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Real estate offices reshuffle downtown

The economic slowdown has caused two visible real estate businesses to vacate two lower Broad Street store fronts in Nevada City, including Realtor Susan Sotelo, who fought hard against the city for her space three years ago.

The vacancies have rekindled a debate about city restrictions of ground floor office space, which were questioned at the time.

“Business just wasn’t that great,” said Sotelo, who co-owns the building at 220 Broad Street that now has a “for rent” sign hanging in the window. She’s now up the street instead.



Across lower Broad Street, Taylor Drake Furniture is now operating in a building previously occupied by Network Real Estate.

Times have changed. Three years ago, real estate was booming and in an effort to preserve the feel of the tourist town and retain a critical mass of retail shops, the city declared a freeze on ground floor office space.




Not everyone agreed with the ordinance, arguing the market would mend itself through attrition. Sotelo became a lightning rod for the dispute after the city considered shutting her office down, because it opened at nearly the same time the moratorium was issued.

Sotelo said relocating up the hill to Realty Executives was hard in light of her history battling the city.

“That’s why it’s important for me to keep it as an office,” Sotelo said.

A lawyer who is a friend has shown interest in the office space, though Sotelo admits she has considered switching the space back to retail. She co-owns the building with Mine Shaft owner Bryce Lee.

National Hotel owner Tom Coleman said he decided to rent to the furniture store after Network Real Estate vacated the space across the street. Coleman said the deal was “fast and convenient,” and the market for office space had dissolved.

He also thinks the city made a mistake by issuing the ordinance. “When the government tries to meddle with economics they just screw it up royally,” Coleman said. Without the moratorium the market would have taken care of itself, he said.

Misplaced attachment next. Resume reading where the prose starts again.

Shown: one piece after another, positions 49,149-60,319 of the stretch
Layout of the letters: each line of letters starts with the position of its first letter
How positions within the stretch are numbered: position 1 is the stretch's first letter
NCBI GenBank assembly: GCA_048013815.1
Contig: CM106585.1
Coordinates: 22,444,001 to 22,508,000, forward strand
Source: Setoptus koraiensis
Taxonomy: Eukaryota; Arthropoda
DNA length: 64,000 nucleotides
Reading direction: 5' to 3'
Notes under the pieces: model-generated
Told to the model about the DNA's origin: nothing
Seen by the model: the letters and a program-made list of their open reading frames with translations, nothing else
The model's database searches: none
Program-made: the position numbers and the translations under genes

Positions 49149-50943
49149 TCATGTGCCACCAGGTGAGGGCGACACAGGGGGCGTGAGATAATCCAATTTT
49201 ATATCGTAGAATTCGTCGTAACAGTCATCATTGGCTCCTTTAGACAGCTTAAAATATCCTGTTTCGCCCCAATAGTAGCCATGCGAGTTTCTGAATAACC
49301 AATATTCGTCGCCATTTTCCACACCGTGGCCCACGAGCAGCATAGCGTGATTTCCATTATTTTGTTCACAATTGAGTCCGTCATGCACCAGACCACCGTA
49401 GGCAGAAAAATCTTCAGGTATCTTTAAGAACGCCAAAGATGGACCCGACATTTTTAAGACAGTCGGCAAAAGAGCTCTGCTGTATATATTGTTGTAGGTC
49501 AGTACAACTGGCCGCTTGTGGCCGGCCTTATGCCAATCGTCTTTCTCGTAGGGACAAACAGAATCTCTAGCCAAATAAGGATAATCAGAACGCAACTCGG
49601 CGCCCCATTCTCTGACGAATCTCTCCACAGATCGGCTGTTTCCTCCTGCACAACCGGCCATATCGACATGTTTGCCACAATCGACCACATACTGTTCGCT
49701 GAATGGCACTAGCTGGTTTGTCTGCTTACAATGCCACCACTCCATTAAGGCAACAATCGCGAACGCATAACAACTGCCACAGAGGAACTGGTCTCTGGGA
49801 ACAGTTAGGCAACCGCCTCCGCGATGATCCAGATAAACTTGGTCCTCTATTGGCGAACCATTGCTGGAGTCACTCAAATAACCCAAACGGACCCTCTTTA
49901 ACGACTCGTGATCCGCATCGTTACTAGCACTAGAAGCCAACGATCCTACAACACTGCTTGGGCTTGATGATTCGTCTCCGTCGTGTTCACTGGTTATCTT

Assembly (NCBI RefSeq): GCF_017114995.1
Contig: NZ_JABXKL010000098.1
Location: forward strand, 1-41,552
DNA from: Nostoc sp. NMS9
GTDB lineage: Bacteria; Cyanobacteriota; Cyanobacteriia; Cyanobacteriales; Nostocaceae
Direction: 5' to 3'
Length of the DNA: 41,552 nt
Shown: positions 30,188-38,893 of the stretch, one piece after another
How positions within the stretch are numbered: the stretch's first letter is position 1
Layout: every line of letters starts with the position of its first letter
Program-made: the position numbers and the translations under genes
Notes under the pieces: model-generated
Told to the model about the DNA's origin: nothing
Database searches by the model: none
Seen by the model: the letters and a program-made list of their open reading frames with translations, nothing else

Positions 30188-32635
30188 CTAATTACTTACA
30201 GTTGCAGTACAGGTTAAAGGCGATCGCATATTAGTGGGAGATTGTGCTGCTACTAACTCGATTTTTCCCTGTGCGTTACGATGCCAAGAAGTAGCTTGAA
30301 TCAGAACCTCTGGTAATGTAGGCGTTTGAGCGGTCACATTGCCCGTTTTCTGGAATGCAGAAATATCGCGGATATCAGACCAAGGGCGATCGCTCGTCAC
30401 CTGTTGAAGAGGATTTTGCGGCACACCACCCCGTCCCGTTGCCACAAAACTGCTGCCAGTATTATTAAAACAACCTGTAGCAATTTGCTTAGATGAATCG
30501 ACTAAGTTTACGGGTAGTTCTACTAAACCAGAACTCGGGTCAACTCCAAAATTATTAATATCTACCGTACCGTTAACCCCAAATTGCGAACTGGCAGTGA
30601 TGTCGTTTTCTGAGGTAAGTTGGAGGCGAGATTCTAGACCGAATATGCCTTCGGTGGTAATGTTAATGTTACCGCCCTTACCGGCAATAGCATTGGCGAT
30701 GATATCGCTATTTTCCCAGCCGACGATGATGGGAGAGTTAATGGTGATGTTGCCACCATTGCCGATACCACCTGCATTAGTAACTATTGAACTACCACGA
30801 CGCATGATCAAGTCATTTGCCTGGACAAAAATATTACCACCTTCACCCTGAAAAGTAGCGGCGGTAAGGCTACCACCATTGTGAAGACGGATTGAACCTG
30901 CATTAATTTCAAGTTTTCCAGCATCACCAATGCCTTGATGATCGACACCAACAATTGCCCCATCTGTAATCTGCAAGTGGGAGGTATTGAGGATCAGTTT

Now the city is making it more difficult for future non-tourism businesses to offer basic necessities, Coleman said.

Others agreed that the market would have corrected itself.

“They’re going to weed themselves out,” said Jane Moran of Nevada County Properties. “I think the city got overly worried about it.”

Despite some concerns, making the switch to retail doesn’t mean ground floor office space is lost forever, said the city’s planner Cindy Siegfried.

Requests for office space are heard on a case by case basis at a public hearing by the city’s planning commission, Siegfried said.

“It just allows for a more detailed review,” Siegfried said.

A deal for the DA’s office to rent space at 110 Union Street downtown includes the use of office space on the ground floor, but retail outlets will be at the front. No retail deals have been announced, however.

In 2005, planning commissioners were split on the issue.

As then-planning commissioner Lauri Oberholtzer said at a hearing in December 2005: “Our residents want a real town, and sometimes you have to regulate uses when you have a successful downtown.”

Sheila Stein disagreed. “I didn’t think an ordinance passed was the solution,” she said at the time. “I think as real estate ebbs and flows (it will change). I am not for this.”

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To contact Staff Writer Laura Brown, e-mail lbrown@the union.com or call 477-4231.


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